A well-crafted website structure with intuitive navigation and a solid internal linking structure helps Google’s PageRank (PR) navigate your website.
PR is an algorithm that defines your website’s importance and determines its ranking on the SERPs.
Sitelinks are links to your website’s subpages that Google lists under your main URL. This is what they look like:
Your internal links and the structure of your site contribute to determining what the subpages will be. Typically, Google considers pages linked to main navigation tabs and menus the most important.
Provides a Better User Experience
Your website visitors should be able to navigate to different pages easily. A good website structure helps with usability — users can quickly find exactly what they want.
A messy website structure will frustrate users and lead them to your competitors, increasing bounce rates and decreasing conversions.
Helps With Content Planning
Your website architecture acts as a foundation for your web design and content. Once you create the structure and optimize it for SEO, you can plan where and how you will place content.
You can also build your website’s wireframe — a basic outline of your web design — based on your site structure.
After you complete the wireframe, you can determine where you’ll place category pages, leading pages, keywords, and content.
Easier To Scale
Good website architecture is easier to optimize and scale as your business grows. You’ll have a better idea of where to add new pages, what old content to delete, and which pages need to be structured.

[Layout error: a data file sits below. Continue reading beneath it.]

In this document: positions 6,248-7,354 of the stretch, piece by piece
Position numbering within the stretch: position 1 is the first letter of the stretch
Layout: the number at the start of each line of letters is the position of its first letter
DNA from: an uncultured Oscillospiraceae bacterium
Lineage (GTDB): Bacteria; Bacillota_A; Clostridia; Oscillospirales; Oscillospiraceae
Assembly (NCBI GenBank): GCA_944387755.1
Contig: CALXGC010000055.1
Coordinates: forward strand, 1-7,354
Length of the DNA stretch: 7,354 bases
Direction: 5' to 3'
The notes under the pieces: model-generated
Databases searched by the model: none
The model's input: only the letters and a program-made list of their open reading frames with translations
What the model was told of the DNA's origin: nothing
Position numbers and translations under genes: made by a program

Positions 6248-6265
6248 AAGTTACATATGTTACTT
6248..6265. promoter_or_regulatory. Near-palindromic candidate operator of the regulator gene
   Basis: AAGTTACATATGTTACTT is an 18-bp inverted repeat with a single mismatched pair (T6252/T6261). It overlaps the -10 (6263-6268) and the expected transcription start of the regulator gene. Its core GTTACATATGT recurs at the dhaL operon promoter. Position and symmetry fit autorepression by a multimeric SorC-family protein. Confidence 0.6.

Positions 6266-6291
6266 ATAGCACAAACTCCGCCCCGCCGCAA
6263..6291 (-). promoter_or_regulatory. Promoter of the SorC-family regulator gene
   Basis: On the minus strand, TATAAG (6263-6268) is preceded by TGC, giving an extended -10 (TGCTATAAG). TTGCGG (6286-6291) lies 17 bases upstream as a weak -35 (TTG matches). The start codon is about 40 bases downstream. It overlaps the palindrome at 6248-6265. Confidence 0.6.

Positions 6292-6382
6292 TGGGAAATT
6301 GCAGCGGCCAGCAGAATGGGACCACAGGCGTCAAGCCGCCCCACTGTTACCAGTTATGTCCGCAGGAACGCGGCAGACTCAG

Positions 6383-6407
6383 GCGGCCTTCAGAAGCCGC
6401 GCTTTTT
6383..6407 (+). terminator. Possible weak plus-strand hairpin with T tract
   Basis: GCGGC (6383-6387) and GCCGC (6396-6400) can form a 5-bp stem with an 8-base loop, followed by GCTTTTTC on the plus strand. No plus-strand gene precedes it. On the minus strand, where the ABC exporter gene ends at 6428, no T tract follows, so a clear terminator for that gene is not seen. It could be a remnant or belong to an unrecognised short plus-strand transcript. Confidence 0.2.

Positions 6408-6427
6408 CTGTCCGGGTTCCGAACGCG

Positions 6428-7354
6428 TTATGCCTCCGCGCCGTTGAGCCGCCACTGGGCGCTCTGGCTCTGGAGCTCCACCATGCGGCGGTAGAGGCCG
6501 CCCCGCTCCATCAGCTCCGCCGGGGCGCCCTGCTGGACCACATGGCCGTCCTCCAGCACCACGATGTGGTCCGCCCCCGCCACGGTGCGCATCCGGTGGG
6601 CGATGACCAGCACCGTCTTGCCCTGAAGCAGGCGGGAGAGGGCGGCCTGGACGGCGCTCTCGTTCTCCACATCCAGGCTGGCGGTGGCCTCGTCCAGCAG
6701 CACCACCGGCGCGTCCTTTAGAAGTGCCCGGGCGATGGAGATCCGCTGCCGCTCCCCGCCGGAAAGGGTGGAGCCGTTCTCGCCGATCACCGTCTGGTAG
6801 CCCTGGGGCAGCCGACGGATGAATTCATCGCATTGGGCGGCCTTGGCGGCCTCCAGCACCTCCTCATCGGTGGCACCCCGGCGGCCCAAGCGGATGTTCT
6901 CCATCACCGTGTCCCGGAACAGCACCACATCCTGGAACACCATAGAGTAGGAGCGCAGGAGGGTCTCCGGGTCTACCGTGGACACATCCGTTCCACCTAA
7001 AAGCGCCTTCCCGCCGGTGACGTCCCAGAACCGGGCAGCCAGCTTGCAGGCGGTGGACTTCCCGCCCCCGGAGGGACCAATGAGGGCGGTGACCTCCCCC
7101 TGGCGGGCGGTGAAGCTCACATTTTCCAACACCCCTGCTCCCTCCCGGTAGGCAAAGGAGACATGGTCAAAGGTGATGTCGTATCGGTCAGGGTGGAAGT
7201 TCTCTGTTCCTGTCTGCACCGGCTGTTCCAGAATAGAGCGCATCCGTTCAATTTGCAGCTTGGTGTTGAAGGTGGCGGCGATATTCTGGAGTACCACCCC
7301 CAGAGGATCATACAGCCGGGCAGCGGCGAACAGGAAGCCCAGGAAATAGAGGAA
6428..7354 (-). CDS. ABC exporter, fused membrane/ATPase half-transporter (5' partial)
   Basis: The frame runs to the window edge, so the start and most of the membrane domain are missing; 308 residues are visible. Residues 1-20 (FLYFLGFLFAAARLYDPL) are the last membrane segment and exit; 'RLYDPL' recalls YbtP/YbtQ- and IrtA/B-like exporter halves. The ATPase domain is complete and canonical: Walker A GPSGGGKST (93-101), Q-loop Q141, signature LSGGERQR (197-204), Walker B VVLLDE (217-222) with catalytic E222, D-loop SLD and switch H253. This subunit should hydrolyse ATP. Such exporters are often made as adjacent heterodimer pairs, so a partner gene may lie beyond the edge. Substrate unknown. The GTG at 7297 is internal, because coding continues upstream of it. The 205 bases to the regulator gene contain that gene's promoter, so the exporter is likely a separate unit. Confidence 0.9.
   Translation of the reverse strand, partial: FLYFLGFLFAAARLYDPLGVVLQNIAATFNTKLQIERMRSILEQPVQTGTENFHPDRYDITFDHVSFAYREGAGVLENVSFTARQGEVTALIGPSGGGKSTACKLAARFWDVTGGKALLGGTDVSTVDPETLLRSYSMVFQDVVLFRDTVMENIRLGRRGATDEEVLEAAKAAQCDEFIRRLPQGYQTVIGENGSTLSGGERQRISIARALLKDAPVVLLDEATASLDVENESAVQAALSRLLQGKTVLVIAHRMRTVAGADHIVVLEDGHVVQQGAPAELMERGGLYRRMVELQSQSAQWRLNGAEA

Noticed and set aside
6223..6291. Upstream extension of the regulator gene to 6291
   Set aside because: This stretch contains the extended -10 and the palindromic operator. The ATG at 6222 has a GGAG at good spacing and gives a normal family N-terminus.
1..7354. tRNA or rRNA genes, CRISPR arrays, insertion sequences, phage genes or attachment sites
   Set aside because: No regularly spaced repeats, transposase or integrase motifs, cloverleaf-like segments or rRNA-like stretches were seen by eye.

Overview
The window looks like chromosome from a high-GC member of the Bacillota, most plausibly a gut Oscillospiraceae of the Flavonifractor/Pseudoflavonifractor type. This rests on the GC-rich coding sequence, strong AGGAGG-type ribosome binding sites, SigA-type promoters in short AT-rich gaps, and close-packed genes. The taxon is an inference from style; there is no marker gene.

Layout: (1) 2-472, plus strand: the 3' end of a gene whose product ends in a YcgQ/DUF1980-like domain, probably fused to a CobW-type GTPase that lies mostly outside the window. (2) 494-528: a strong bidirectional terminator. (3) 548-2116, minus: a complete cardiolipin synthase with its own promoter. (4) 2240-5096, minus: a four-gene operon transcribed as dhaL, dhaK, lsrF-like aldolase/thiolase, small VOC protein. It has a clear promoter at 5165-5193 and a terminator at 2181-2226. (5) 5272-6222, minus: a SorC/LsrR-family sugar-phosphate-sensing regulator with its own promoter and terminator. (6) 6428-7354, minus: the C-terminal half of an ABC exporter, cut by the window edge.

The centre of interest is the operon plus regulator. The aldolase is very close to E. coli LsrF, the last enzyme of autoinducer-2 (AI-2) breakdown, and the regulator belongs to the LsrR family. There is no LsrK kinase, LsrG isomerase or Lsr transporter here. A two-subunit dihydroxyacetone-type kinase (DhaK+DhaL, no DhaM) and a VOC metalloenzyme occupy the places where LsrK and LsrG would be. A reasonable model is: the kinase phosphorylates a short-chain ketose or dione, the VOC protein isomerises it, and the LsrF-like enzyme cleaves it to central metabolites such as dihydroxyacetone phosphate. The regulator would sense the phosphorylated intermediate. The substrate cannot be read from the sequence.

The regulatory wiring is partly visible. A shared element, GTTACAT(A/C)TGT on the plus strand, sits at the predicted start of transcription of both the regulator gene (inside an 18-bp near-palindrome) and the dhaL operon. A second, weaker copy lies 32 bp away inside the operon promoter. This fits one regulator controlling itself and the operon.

That is key from an SEO perspective since it’s an ever-changing field. For example, the keywords you target today might not be relevant in two years. A clunky website structure makes it harder to optimize for new keywords and reach your target audience.
How To Structure a Website
- Create an SEO-friendly URL structure
- Check out your competitors
- Plan a website hierarchy
- Clear out your website navigation
- Use breadcrumbs
- Prioritize security and user experience
- Build a comprehensive internal linking structure
We’ve laid out some of the steps involved in structuring your website. Let’s take a deeper look at the process:
1. Create an SEO-Friendly URL Structure
First, purchase a domain name if you haven’t already. Then, focus on URL structure and how it affects SEO.
URLs are crucial for SEO since they inform search engine crawlers what your website is about and help with indexing. Aim for your main categories and product pages to rank higher on Google searches.
Always have a unique URL for every page. Don’t create a structure where one page is accessible via five different addresses.